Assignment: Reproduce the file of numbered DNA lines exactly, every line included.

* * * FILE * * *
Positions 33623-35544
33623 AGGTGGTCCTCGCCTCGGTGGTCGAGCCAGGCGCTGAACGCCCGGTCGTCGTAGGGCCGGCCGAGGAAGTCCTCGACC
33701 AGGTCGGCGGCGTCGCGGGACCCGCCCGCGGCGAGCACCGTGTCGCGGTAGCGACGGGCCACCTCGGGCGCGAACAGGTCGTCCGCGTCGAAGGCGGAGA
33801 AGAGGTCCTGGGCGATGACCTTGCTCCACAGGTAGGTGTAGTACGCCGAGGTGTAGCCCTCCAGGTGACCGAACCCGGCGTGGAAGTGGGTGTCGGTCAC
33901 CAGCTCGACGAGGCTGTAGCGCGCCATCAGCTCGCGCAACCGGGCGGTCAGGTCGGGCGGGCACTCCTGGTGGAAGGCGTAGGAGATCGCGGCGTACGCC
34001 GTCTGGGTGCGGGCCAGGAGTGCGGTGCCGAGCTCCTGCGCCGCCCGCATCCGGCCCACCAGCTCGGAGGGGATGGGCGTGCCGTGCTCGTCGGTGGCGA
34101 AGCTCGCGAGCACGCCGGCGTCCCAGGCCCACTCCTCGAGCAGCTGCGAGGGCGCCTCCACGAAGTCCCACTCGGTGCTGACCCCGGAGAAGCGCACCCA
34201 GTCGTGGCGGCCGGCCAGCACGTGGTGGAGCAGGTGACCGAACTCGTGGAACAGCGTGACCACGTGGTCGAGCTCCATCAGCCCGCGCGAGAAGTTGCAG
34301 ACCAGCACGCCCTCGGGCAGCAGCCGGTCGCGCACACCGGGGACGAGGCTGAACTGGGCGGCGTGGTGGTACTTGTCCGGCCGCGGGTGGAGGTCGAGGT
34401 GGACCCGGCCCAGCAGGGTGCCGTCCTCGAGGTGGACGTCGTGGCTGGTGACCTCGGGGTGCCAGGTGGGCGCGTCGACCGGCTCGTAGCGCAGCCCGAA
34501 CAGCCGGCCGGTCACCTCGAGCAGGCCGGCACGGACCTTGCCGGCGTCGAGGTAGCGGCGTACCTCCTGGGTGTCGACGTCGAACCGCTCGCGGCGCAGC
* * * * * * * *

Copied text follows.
Positions 33623-35544
33623 AGGTGGTCCTCGCCTCGGTGGTCGAGCCAGGCGCTGAACGCCCGGTCGTCGTAGGGCCGGCCGAGGAAGTCCTCGACC
33701 AGGTCGGCGGCGTCGCGGGACCCGCCCGCGGCGAGCACCGTGTCGCGGTAGCGACGGGCCACCTCGGGCGCGAACAGGTCGTCCGCGTCGAAGGCGGAGA
33801 AGAGGTCCTGGGCGATGACCTTGCTCCACAGGTAGGTGTAGTACGCCGAGGTGTAGCCCTCCAGGTGACCGAACCCGGCGTGGAAGTGGGTGTCGGTCAC
33901 CAGCTCGACGAGGCTGTAGCGCGCCATCAGCTCGCGCAACCGGGCGGTCAGGTCGGGCGGGCACTCCTGGTGGAAGGCGTAGGAGATCGCGGCGTACGCC
34001 GTCTGGGTGCGGGCCAGGAGTGCGGTGCCGAGCTCCTGCGCCGCCCGCATCCGGCCCACCAGCTCGGAGGGGATGGGCGTGCCGTGCTCGTCGGTGGCGA
34101 AGCTCGCGAGCACGCCGGCGTCCCAGGCCCACTCCTCGAGCAGCTGCGAGGGCGCCTCCACGAAGTCCCACTCGGTGCTGACCCCGGAGAAGCGCACCCA
34201 GTCGTGGCGGCCGGCCAGCACGTGGTGGAGCAGGTGACCGAACTCGTGGAACAGCGTGACCACGTGGTCGAGCTCCATCAGCCCGCGCGAGAAGTTGCAG
34301 ACCAGCACGCCCTCGGGCAGCAGCCGGTCGCGCACACCGGGGACGAGGCTGAACTGGGCGGCGTGGTGGTACTTGTCCGGCCGCGGGTGGAGGTCGAGGT
34401 GGACCCGGCCCAGCAGGGTGCCGTCCTCGAGGTGGACGTCGTGGCTGGTGACCTCGGGGTGCCAGGTGGGCGCGTCGACCGGCTCGTAGCGCAGCCCGAA
34501 CAGCCGGCCGGTCACCTCGAGCAGGCCGGCACGGACCTTGCCGGCGTCGAGGTAGCGGCGTACCTCCTGGGTGTCGACGTCGAACCGCTCGCGGCGCAGC